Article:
A very common question most people who are new to fighting ask is what is the best martial art to study? And the truth is there is none. If I had to choose, I’d say JKD (but that’s not an actual art). Though some arts are much more practical than others, there are always situations in which you cayon find a counter argument/scenario for where certain arts, no matter how proven will not work.
I very often see videos comparing different arts. Titles such as “Wing Chun vs MMA” or “Krav Maga vs Karate” are all silly things to compare. This is because these arts are meant for different environments. You can’t compare an art developed for street fighting such as Wing Chun or Krav Maga and then expect it to work when you try to apply it into a cage fighting scenario where there are rules and the environment is controlled. Then 99% of everything flies out the window.
You can’t poke people in the eye. You can’t use weapons. You can’t hit them in the groin. So many elements and key factors those arts are based on will then not work and obviously the MMA fighter will win.
However if you switch it up and make the fight happen in a street fighting environment where everything goes, the outcome will be much different. I have seen more than a few real cases of MMA fighters getting ganged up on or just knocked out via a basic jab cross and even worse being destroyed by weapons attacks.
This is not to say MMA won’t work in these scenarios, but it’s unlikely because in spite of all the versatility MMA brings to the table, it still has limits. And those limits must be supplemented with other arts and styles that fix those holes, and vice versa.
This is where the philosophy of Jeet Kune Do (JKD) comes into play. In this approach to fighting which was developed by Bruce Lee, those who study martial arts must study as much as possible from various styles and then take what works and further develop that.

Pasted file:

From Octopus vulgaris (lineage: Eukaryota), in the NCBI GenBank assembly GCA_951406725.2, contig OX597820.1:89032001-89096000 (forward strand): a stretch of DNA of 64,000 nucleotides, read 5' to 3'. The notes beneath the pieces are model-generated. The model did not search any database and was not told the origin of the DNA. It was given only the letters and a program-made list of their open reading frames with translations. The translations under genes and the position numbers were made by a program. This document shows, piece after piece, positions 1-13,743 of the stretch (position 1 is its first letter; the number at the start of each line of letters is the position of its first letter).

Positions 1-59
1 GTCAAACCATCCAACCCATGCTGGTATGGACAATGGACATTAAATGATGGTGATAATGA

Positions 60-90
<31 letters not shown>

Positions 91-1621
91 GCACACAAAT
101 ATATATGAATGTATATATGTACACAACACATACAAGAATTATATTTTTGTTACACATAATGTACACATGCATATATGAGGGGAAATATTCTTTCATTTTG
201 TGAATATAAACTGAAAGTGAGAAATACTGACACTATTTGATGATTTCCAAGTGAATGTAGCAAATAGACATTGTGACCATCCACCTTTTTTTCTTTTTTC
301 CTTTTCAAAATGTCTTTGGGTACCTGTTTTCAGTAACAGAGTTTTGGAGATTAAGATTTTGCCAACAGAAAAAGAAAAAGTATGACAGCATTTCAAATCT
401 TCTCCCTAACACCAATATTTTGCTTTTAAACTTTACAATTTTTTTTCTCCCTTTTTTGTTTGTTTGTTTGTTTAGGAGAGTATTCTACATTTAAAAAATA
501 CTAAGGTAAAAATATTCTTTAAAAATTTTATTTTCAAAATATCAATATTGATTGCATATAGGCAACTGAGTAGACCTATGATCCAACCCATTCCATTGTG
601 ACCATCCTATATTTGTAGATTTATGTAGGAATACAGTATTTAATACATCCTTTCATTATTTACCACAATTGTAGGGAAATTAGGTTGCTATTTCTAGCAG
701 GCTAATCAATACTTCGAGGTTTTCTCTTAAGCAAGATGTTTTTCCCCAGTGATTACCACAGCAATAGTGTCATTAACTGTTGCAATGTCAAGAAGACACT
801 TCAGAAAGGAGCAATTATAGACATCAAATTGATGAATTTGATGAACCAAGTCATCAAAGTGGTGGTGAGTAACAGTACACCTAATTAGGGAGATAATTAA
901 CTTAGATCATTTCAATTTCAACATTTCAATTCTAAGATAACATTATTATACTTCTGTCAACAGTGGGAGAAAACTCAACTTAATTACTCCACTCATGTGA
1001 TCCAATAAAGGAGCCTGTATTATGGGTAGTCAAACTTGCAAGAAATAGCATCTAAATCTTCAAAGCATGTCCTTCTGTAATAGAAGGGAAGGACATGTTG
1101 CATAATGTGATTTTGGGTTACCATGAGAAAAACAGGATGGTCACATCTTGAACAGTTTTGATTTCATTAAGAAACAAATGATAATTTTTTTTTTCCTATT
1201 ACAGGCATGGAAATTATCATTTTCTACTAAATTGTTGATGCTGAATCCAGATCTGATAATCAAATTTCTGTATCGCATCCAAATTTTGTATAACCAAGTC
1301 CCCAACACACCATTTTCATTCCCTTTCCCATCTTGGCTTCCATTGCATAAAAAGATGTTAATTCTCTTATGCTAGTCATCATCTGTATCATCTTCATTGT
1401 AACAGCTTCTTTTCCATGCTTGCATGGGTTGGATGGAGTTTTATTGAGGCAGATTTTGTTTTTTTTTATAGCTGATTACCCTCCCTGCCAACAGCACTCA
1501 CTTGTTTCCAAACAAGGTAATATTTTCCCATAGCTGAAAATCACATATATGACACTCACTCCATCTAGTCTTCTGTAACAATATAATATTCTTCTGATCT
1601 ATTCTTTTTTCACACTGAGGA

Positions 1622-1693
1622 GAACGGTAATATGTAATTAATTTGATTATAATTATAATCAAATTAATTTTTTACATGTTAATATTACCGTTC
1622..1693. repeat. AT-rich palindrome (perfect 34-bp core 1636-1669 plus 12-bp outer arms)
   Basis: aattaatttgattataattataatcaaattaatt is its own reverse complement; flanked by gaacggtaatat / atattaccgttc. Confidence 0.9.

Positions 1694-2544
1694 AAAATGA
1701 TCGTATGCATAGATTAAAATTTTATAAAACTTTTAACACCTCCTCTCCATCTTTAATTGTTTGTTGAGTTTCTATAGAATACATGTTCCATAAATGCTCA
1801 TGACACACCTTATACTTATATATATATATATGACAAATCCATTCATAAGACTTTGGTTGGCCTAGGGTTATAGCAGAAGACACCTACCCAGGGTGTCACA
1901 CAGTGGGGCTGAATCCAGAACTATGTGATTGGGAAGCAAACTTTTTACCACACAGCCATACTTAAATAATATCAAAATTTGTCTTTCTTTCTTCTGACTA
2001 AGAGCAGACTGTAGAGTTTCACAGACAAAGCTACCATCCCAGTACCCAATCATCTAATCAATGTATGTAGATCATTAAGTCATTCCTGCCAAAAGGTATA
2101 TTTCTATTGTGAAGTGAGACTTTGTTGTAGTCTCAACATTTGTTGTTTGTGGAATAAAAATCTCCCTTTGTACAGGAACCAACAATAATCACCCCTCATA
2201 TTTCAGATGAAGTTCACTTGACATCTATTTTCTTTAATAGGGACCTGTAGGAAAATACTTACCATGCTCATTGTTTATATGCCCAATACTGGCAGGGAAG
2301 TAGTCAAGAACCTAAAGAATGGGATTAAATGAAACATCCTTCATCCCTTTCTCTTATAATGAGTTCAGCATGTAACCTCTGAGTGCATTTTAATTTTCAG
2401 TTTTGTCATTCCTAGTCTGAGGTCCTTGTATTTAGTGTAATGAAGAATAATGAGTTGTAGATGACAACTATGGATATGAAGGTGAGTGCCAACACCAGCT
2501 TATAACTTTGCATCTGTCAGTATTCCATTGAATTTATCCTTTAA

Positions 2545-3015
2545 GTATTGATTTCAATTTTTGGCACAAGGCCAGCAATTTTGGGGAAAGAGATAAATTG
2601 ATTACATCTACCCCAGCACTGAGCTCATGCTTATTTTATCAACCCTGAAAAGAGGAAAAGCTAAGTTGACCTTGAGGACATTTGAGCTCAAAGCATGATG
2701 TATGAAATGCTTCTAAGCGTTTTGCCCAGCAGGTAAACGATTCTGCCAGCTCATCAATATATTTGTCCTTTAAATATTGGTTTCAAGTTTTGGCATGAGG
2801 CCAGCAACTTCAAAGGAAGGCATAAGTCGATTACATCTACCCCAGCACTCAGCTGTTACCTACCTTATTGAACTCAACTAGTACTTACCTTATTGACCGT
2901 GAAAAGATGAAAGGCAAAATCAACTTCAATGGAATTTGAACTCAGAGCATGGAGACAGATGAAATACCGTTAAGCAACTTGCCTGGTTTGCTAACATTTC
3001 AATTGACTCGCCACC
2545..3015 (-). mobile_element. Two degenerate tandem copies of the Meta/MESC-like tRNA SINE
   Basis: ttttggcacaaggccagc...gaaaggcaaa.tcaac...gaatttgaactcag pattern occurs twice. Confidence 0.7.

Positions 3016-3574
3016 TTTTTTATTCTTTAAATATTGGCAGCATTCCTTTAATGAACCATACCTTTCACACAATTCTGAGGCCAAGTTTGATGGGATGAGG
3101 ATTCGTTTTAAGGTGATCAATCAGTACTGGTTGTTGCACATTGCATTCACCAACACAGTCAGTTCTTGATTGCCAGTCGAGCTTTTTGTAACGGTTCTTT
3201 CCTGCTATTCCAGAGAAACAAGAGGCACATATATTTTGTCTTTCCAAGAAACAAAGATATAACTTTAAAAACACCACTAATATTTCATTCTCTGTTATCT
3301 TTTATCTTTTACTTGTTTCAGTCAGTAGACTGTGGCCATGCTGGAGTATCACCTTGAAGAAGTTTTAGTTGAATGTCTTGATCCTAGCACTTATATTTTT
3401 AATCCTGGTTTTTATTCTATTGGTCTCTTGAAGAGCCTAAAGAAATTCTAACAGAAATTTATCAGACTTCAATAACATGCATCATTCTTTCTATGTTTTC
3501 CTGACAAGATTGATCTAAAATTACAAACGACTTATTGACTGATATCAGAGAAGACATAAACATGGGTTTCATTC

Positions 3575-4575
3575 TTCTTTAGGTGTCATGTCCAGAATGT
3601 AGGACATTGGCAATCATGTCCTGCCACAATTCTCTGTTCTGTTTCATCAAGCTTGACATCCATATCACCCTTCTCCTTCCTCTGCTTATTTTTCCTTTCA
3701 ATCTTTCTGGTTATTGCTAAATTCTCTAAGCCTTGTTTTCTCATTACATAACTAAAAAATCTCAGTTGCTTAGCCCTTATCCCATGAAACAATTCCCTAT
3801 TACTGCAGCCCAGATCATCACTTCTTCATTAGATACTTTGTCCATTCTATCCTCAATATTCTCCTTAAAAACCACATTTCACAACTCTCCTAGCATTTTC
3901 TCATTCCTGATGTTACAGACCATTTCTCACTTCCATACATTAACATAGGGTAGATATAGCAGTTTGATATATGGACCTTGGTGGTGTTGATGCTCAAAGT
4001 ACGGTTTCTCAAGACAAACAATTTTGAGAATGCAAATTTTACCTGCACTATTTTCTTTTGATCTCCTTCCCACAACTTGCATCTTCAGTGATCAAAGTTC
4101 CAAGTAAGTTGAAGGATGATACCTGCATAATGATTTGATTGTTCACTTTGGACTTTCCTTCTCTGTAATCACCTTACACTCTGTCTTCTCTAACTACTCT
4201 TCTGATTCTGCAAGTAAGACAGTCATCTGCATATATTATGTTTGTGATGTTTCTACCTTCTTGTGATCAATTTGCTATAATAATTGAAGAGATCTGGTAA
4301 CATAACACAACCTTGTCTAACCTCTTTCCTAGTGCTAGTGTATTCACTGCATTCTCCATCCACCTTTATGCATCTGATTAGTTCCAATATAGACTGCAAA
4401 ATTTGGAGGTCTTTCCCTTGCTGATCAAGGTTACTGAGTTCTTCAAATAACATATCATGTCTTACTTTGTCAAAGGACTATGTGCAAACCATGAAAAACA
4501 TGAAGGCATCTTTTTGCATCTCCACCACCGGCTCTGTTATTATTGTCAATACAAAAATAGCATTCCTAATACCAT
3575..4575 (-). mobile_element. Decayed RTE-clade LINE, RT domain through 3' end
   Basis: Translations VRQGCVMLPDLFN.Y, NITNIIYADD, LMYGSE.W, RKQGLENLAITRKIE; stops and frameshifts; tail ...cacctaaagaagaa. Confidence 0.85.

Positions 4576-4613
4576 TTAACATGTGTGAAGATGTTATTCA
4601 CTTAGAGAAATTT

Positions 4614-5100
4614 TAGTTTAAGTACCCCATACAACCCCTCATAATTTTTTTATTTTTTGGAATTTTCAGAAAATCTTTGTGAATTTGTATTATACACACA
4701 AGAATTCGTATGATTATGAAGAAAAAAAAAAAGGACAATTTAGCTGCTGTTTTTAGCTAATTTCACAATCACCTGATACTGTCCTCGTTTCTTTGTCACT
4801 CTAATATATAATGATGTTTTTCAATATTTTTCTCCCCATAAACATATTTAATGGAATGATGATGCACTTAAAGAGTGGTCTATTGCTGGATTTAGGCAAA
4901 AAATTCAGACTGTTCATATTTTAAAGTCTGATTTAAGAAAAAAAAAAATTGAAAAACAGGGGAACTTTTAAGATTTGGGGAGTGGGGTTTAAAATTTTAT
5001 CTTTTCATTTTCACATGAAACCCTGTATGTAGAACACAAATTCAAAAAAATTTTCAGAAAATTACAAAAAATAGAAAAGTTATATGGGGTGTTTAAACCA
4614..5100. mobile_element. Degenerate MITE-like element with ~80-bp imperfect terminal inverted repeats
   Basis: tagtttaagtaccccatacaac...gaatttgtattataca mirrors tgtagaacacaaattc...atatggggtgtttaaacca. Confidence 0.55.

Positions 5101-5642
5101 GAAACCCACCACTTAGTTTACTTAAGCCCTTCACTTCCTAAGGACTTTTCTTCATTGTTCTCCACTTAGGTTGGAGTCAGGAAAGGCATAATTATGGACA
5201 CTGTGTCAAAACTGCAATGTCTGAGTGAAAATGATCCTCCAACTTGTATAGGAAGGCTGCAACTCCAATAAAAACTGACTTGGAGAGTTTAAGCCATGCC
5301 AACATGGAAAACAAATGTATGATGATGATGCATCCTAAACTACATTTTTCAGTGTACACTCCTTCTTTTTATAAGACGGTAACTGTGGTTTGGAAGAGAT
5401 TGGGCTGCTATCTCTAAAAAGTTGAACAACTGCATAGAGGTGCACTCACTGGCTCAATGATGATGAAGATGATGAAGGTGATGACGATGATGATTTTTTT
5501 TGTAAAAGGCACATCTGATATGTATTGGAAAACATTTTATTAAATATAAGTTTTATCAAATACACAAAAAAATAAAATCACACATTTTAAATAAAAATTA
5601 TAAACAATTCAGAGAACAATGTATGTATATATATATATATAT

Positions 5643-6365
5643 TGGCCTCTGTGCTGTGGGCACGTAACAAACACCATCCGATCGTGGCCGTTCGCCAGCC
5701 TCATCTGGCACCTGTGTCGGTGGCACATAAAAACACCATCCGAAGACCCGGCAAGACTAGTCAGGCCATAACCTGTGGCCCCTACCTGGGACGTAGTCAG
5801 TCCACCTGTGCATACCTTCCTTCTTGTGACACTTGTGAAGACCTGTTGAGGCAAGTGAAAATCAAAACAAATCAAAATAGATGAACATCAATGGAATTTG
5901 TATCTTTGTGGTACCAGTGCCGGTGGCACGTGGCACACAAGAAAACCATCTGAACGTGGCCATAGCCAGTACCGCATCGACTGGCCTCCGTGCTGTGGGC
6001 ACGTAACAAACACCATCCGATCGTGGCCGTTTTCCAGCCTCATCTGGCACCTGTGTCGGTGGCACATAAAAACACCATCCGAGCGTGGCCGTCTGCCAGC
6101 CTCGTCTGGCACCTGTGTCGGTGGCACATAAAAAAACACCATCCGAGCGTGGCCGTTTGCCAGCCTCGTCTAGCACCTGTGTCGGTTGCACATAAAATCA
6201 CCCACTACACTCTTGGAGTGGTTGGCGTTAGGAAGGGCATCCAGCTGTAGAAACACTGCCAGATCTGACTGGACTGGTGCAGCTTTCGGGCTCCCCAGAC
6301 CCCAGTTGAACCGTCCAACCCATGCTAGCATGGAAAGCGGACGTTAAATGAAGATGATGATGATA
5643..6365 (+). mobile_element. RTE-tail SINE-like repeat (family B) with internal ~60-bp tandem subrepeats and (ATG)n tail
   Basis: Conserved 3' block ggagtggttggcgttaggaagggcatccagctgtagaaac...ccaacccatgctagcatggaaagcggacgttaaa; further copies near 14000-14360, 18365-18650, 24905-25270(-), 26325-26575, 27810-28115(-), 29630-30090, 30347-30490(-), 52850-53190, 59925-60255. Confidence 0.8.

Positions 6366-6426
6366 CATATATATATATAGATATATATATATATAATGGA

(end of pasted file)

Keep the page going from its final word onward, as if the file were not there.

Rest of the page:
What exactly does this mean? Well it means you should learn the most basic arts which cover the following combat subjects:
- Striking (boxing is good for this).
- Kicking (Muay thai)
- Grappling (Jiu Jitsu & wrestling)
- Weaponry defense (kali)
- Streetfighting (Kali, krav maga & wing chun)
In most cases if you know MMA and kali, you should have most of these covered. But that doesn’t mean if you possess a “black belt” in these arts that you’re good to go. You should always try to evolve further by learning more things from other arts and seeing what works for you.
And this leads me to another major flaw in asking what the best martial art is: There is no such thing because what works for 1 person may not work for the other. You are all individuals. You have different tastes, styles, methods and ways of understanding things. Certain moves which work for me will never work for you and vice versa.
One final thing you need to understand is adaptation. If you’re learning how to box and suddenly encounter a fighter who keeps kicking you and you don’t know how to stop it, what’s the answer? Learn how to block kicks! If you know how to punch, kick but are taken down and submitted, learn how to grapple! Evolve, adapt and become better.
Don’t look to one art as the answer to everything. That is a limiting belief and it can end up hurting you. Always look at various arts, study it and take what works for you and discard the rest as Bruce Lee would say (I am paraphrasing). You can also sign up to the free newsletter and get weekly tutorials on all practical methods of self defense listed above if you don’t have access to schools or training around your area.
I’d love to hear your thoughts on this subject. Please share your opinions in the comments section below!
So what exactly is the answer?